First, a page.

Strawberry is one of the most abundant wild fruits worldwide, and is also widely used as a research model to study non-climacteric fruits (Kano and Asahira, 1981; Manning, 1994; Thomas, 2006; Jia et al., 2011). In this study, we examined the role of FaBG3 in strawberry fruit ripening and biotic/abiotic stress resistance using a tobacco rattle virus (TRV)-induced gene silencing technique (Hoffmann et al., 2006).

Results

Gene isolation, phylogenetic analysis, and expression analysis of Fa/FvBGs

Eight BG cDNA sequences from two strawberry species (Fragaria ananassa and Fragaria vesca) were isolated and designated BG1BG8 (Figure 1). Based on multiple protein sequence alignments (Figure S8, and Tables S2 and S3), most of the functional residues or domains were well-conserved within the gene family. According to phylogenetic analysis, the BG proteins cluster into three sub-classes (BG sub-class I: FaBG4, FaBG5, FvBG6, FvBG7 and FvBG8; BG sub-class II: FaBG1 and FaBG2; BG sub-class III: FaBG3) (Figure 1). The dynamic process of strawberry fruit development is clearly divided into seven stages (Figures 2 and 4a). Among the eight genes examined, BG6 and BG8 were barely detectable, while expression of the other six BG genes varied greatly during fruit development and ripening (Figure 2a). Compared with the other genes, FaBG3 was expressed at the highest levels, and its expression increased rapidly from de-greening until full ripening, consistent with the changes observed in endogenous ABA content. The next highest expression levels were observed for FaBG2, FaBG5 and FvBG7. Expression of these genes was highest at the small green and large green stages, followed by a decreasing expression pattern during fruit development. BG1 and BG4 were expressed in trace amounts, and no drastic changes were observed during fruit development. As shown in Figure 2(b), at the white stage, all five BG genes (FaBG1, FaBG2, FaBG3, FaBG5 and FaBG7) (Figure 2b) were more highly expressed in the achenes than in the cortex or stele, and expression of FaBG3 was higher in all tissues of the achene, cortex and stele than that of the other BG genes. Expression of FaBG3 and FaBG2 and total BG activity were promoted by exogenous ABA treatment (Figure S5, Methods S1 and S4, and Appendix S1) and dehydration in fruit (Figure S3 and Method S2), but this gene was down-regulated in leaves in response to dehydration (Figure S4 and Method S3). As FaBG3 was highly expressed during ripening and was induced by ABA, we targeted this gene for subsequent reverse genetic analysis.

Figure 1.

Phylogenetic tree of the BG gene family. Studied genes are indicated by a black circle (•). All sequence data may be found in GenBank; accession numbers are shown in Table S1. Strawberry (Fa), FaBG1–FaBG5; strawberry (Fv), FvBG6–FvBG8; watermelon (Cl), ClBG1 and ClBG2; muskmelon (Cm), CmBG1 and CmBG2; cucumber (Cs), CsBG1 and CsBg2; cherry (Pa), PaBGLU; grape (Vv), VvBG1–VvBG5; Arabidopsis (At), AtBG33 and AtBG40; sorghum (Sb), SbBGLU; maize (Zm), ZmP60.1; trifolium (Tr), TrBGLU; rice (Os), Os3BGLU8 and Os7BGLU26; barley (Hv), HvBGLU; tomato (Sl), SlBG1–SlBG7.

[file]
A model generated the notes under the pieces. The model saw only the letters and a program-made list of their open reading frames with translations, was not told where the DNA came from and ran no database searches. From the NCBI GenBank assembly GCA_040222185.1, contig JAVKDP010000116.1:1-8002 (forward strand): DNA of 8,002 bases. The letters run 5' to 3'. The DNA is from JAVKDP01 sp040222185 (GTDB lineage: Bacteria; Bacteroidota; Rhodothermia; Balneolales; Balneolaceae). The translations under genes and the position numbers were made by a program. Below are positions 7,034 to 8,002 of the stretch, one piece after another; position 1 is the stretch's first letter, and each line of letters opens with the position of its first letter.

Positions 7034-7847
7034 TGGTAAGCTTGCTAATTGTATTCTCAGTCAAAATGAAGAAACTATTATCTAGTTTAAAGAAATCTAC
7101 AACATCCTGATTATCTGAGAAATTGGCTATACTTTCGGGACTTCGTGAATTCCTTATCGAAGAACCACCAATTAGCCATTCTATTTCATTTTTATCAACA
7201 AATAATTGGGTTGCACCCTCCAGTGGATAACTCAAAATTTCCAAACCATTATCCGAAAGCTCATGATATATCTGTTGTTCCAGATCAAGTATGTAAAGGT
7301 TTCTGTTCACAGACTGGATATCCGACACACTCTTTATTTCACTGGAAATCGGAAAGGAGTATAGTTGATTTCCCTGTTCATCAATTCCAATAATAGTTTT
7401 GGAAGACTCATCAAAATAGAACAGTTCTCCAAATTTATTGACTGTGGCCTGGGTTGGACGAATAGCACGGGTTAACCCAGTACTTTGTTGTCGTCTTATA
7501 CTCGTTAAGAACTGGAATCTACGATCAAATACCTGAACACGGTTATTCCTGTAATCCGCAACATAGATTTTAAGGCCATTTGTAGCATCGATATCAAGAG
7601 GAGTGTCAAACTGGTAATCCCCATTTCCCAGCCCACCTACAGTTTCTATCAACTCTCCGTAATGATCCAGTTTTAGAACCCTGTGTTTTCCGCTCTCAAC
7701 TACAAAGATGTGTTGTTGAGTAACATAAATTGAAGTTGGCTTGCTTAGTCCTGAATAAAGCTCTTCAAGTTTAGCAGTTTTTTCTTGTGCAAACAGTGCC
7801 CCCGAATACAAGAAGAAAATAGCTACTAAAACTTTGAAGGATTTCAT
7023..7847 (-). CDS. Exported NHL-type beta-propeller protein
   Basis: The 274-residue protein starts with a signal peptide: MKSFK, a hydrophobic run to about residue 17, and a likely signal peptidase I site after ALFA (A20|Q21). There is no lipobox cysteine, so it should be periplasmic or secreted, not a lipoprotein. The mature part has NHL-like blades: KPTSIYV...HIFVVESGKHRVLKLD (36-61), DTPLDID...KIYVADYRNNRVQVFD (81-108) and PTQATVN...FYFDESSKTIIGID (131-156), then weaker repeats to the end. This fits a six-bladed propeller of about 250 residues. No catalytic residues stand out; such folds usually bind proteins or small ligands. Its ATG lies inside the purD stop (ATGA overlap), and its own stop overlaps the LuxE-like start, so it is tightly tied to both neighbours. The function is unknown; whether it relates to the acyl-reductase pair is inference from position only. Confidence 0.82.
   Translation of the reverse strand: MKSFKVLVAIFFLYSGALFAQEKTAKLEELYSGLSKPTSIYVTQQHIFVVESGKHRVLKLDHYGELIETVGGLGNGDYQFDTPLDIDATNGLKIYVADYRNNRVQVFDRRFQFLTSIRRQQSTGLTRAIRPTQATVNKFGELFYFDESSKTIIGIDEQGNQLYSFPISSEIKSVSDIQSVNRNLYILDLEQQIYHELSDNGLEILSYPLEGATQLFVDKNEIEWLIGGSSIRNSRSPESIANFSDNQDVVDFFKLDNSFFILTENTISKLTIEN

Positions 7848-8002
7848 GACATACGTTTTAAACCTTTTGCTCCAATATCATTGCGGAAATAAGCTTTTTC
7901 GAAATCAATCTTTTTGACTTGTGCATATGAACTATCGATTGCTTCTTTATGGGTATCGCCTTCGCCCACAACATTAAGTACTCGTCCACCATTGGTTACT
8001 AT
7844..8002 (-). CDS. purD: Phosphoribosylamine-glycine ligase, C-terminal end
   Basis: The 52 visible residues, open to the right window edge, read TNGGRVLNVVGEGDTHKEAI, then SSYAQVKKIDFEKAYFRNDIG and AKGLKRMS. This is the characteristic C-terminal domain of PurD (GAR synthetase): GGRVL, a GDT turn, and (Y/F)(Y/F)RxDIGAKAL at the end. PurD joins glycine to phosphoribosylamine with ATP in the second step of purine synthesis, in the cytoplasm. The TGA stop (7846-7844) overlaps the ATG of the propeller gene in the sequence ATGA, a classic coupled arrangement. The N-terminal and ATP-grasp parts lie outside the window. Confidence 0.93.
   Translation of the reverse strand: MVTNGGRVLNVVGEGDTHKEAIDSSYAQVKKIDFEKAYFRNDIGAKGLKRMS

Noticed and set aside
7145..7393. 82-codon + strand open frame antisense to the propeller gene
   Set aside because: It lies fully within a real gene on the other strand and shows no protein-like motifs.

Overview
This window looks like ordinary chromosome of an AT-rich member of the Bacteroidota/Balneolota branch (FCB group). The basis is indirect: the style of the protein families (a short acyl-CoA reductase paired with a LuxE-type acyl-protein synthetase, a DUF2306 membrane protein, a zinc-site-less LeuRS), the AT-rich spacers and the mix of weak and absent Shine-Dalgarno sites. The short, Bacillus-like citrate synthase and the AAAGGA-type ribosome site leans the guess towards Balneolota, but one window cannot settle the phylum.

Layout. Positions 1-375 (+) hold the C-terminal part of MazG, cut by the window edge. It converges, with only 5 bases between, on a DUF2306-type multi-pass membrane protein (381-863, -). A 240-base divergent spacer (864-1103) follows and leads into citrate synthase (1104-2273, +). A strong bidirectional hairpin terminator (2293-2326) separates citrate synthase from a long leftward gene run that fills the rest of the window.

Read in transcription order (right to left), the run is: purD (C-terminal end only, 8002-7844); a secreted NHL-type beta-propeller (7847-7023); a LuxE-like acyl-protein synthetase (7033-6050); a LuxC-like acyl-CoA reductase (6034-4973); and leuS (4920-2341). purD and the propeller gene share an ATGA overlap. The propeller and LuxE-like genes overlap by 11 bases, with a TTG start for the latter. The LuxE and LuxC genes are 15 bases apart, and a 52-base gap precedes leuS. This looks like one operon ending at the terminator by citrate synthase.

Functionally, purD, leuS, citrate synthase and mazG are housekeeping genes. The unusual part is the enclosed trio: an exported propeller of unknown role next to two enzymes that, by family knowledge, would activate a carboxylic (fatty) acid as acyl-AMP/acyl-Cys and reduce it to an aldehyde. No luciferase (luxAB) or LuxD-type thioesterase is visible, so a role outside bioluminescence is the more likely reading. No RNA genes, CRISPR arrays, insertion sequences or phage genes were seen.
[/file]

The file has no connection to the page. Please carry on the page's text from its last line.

Figure 2.

Expression of Fa/FvBG genes during development and ripening of strawberry fruit. Actin mRNA was used as the internal control. Values are means ± SE (= 3). (a) SG, small green stage; LG, large green stage; BG, bright green stage; W, white stage; T, turning stage; PR, pink ripening stage; R, red ripening stage.(b) Expression of Fa/FvBG genes in achenes, cortex and stele of strawberry at the white stage.

Phenotypes of strawberry fruits attached to plants with suppressed FaBG3 expression

We next used the TRV vector to suppress the expression of FaBG3 (Figure 3). Thirty fruits attached to ten independent greenhouse-grown plants were injected with the FaBG3-RNAi TRV vector. Ten plants and their fruits were evaluated 6 days after RNAi-treatment (DAT). FaBG3-RNAi fruits did not completely ripen and failed to reach to the normal size. Compared with the control fruit, the FaBG3-RNAi fruit at the pink stage was firmer and paler in color, and had a lower soluble sugar content and a weaker aroma (Figure 4b,c). The water loss rate was determined primarily by measuring fruit weight loss. The water loss rate of freshly picked fruit was 0%. However, after dehydration, the water loss in FaBG3-RNAi fruit was more rapid than that of the control. For example, the water loss rate was 53% in FaBG3-RNAi fruit at 3 days after dehydration treatment, while that of the control was only 48% (Figures 4d,e and 8o). Moreover, we performed a comparative assay to determine the level of resistance of FaBG3-RNAi and wild-type fruits. As we wished to use assay conditions that would result in a moderately aggressive infection, inoculation solutions containing 105 and 107 of Botrytis cinerea spores μl−1 were selected (Figure S6). This infection process allowed us to detect both increases and decreases in disease severity. The B. cinerea spore solution produced a moderate number of spreading B. cinerea lesions in control detached fruits. As shown in Figure 4(f–k), FaBG3-RNAi fruits infected with 105 spores μl−1 did not exhibit B. cinerea lesions at 4 days after inoculation (Figure 4j), while the fruit appeared lightly lesioned in response to infection using 107 spores μl−1 (Figure 4k). By contrast, the control fruit was lightly or heavily lesioned in response to infection by 105 or 107 spores μl−1 of B. cinerea (Figure 4g,h) at 4 days after inoculation. Therefore, FaBG3-RNAi fruits appeared to be much more resistant to B. cinerea than control fruits.